Utah Right to Work Laws
Created by FindLaw's team of legal writers and editors | Last reviewed June 20, 2016
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The topic of labor unions can be very polarizing. Many love what their union has done for them to keep fair wages and benefits, and others bash unions for impeding capitalism and the American economy. Wherever you stand, it’s important to know the law about unions and union membership requirements in your state.
Depending on who you ask, these controversial “right to work” laws have been passed to protect workers from being required to join a union to get or keep a certain job. Alternatively, these laws were intentionally passed to help businesses pay less for labor by impeding any union’s ability to organize for the better benefits and pay that almost always come with a union job. The crux of these laws are that union membership can’t be required as part of a job in any states that have passed them.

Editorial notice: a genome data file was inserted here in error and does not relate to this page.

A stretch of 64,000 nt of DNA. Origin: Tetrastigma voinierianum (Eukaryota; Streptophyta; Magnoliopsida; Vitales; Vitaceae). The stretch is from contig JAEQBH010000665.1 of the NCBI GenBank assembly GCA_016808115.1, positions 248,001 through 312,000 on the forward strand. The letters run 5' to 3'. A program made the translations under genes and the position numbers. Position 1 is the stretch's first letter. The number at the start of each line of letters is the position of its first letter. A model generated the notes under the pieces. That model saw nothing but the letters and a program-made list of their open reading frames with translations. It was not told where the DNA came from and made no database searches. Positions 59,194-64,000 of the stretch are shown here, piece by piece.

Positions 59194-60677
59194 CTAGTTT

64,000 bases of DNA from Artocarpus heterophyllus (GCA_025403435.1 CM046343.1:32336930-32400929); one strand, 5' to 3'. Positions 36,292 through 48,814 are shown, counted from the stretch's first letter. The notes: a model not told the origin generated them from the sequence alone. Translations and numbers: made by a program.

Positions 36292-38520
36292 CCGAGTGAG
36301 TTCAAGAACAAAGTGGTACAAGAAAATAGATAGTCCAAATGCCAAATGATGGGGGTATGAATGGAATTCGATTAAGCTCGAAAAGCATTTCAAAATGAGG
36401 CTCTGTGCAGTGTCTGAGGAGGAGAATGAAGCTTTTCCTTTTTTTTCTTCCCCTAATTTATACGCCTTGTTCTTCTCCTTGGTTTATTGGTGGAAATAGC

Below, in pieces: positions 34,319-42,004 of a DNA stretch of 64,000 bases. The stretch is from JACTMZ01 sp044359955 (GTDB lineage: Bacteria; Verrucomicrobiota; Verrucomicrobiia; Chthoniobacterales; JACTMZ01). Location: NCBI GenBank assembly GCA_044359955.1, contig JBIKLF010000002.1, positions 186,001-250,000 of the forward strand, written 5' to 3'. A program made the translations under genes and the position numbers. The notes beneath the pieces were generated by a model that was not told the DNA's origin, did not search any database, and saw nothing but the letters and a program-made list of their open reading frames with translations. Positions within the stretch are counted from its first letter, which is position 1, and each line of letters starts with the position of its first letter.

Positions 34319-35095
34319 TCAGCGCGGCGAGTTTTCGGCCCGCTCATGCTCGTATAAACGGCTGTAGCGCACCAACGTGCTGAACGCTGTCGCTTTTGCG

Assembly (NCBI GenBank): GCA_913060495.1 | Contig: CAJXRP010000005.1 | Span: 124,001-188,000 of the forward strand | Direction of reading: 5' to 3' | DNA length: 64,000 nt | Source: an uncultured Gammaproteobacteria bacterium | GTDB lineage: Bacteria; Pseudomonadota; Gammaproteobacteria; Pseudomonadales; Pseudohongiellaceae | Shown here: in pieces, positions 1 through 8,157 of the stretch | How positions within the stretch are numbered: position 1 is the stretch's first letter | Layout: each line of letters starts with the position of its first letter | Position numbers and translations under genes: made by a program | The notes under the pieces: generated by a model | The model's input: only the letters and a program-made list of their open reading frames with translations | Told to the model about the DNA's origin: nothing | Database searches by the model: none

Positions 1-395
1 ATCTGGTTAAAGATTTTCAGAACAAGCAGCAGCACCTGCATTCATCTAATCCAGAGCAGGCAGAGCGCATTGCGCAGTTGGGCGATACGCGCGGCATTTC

Right-to-Work Laws in Utah
Many states have enacted so-called “right to work” laws, including Utah. As Utah passed the “right to work” laws in 1955, most working Utahns are probably unfamiliar with the benefits and drawbacks of being a part of a labor union.
The chart below briefly outlines the right-to-work laws in Utah.
|Code Section||Utah Code Title 34, Chapter 34: Utah Right to Work Law|
|Policy on Union Membership & Organization||Utah’s public policy is that private and public employees can’t be denied or diminished employment on the basis of membership or non-membership in a labor union, organization, or any other type of association.|
|Prohibited Activity||The “right to work” law prohibits any of the following:
|Penalties||The possible penalties for violating the “right to work” laws are:
If you think you were denied any job or employment-related benefit due to your membership or lack thereof in a union, then you should speak with an experienced Utah employment lawyer to find out about your options.
Note: State laws are updated all the time, please contact an attorney or conduct your own legal research to verify these employment laws.
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